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Diamonds And Dust: 19 – Hazardous Photography

Photgraphing wild life could be a hazardous business, as Malcolm Bertoni reveals.

To read earlier chapters of Malcolm’s vivid account of diamond mining in Namibia do please click on
http://www.openwriting.com/archives/diamonds_and_dust/

To buy Malcolm’s book please click on http://www.equilibriumbooks.com/diamonds.htm

We used to chase the small herds of gemsbok to try and take photos of them. It was difficult as we would go careering over the desert in the Land Rovers at about 60-70 kms an hour. I had a Nikon SLR with a telephoto lens and hanging on with one hand, holding the camera with the other and also focusing was almost impossible.

The first time I took the camera out chasing gemsbok, we hit a big washaway. The camera collided with the dash and there was an expensive tinkling sound. The mirror had disintegrated. I’d only had the camera about a month so took it back to the camera store in town and got it replaced under warranty.

I said I don’t know why it broke; there must have been a fault in the manufacturing process. But I didn’t tell them what I was doing at the time, as I’m sure they would not have been quite so sympathetic. The second one lasted a lot longer – another 10 years or so I think.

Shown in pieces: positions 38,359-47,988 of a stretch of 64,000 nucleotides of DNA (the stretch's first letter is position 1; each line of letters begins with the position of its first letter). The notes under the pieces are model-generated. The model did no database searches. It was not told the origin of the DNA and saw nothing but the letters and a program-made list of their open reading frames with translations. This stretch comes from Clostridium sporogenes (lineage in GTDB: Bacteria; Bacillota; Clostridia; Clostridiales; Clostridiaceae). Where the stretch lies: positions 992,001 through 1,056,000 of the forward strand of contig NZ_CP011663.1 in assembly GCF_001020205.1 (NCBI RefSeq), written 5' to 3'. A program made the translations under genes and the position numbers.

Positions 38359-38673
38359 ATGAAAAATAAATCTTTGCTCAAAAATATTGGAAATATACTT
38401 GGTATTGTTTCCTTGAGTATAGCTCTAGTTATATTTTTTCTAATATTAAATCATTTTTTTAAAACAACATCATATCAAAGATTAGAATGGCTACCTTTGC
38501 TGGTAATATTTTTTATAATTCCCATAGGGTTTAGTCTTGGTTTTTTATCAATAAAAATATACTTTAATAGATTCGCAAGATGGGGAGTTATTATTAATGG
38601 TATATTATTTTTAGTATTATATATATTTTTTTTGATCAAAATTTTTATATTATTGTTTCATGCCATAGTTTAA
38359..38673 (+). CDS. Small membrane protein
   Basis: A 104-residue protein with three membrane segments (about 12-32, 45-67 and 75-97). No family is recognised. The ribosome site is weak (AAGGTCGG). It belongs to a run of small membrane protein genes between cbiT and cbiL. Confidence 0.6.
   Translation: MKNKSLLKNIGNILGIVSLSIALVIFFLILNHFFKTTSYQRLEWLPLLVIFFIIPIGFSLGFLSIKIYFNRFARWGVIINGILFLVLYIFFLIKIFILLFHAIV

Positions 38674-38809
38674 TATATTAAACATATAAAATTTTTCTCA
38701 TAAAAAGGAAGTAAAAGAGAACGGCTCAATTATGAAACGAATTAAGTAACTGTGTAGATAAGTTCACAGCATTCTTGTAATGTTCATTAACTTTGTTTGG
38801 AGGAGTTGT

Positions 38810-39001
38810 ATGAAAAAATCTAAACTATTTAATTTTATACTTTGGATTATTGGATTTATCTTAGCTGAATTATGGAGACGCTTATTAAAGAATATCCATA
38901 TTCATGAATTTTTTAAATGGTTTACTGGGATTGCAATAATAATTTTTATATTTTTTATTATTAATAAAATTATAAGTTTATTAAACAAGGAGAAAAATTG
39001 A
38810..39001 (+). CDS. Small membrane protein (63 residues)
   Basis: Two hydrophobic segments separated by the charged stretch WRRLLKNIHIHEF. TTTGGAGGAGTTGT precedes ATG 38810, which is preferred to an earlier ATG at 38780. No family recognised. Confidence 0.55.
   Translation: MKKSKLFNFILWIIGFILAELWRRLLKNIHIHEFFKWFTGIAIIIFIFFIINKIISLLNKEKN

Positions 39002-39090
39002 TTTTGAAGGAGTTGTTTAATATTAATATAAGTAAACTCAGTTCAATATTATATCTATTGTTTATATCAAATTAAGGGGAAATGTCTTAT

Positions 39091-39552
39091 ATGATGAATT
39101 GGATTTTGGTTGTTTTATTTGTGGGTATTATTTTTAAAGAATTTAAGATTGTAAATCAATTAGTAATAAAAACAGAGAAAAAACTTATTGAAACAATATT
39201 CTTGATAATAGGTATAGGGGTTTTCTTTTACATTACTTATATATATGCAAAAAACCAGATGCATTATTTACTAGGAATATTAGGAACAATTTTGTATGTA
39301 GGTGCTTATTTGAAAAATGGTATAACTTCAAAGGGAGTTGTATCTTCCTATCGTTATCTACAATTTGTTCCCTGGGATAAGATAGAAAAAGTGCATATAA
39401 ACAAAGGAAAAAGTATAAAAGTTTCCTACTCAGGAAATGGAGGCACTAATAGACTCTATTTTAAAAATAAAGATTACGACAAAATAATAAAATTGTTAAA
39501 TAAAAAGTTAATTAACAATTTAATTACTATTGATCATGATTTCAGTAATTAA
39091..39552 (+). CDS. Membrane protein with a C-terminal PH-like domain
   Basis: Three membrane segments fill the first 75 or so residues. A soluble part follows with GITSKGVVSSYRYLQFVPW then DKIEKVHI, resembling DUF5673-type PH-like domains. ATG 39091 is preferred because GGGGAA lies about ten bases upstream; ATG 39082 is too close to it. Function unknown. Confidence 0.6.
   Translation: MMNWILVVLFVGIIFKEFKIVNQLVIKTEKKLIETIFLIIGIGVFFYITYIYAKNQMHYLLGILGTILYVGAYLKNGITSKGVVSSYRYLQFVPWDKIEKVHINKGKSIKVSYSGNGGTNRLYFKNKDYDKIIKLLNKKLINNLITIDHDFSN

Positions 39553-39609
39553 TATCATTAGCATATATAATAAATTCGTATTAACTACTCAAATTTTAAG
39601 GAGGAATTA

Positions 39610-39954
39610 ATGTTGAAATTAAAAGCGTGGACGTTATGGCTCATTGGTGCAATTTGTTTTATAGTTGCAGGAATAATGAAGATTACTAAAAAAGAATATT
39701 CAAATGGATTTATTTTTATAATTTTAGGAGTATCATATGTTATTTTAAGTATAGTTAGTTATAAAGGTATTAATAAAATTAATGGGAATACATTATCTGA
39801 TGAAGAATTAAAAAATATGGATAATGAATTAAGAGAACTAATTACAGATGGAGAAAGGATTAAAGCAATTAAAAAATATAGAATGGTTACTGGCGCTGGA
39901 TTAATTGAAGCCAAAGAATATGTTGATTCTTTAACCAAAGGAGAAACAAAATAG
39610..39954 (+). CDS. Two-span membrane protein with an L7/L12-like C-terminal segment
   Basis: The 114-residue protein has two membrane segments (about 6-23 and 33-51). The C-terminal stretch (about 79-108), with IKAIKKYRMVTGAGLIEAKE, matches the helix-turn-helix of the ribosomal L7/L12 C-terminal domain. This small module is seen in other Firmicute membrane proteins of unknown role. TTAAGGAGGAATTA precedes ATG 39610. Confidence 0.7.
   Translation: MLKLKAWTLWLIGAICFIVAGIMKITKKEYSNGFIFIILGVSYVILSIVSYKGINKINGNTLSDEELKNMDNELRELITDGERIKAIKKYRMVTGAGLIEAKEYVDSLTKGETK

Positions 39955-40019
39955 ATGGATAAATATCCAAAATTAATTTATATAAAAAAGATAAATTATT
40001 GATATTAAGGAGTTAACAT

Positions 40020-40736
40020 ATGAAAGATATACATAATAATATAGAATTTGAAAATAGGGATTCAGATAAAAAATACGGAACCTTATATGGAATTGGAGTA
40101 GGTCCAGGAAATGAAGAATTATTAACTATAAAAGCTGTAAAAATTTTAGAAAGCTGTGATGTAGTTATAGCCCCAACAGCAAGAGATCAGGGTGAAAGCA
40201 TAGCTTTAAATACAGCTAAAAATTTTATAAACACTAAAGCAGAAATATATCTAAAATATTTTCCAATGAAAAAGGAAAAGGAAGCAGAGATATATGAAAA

So trying to take photos while hanging on was dangerous. Once while trying to take a shot and going over a big bump at the same time the camera bashed into my eye, and the result was a bad cut above the eye. Another time the camera ended up with a big dent in the top of the pentaprism when it hit the top of the roof inside the cabin of the Land Rover. I’m surprised it didn’t break, but the camera didn’t seem damaged inside and still worked well.

On my Orange River canoe trip I accidentally dropped the camera in the water and drowned it. So I took the lens off, lay the thing in the sun for a few hours and cleaned the sand and dust out and it worked just fine again. It was a good camera.

Unfortunately the high cost of developing negatives and printing photos meant that I never took enough photos and to this day regret this. I did take a few rolls of slides but lost most of them over the years, and some of them got badly scratched.

Today the digital camera makes taking photos really cheap and much easier.

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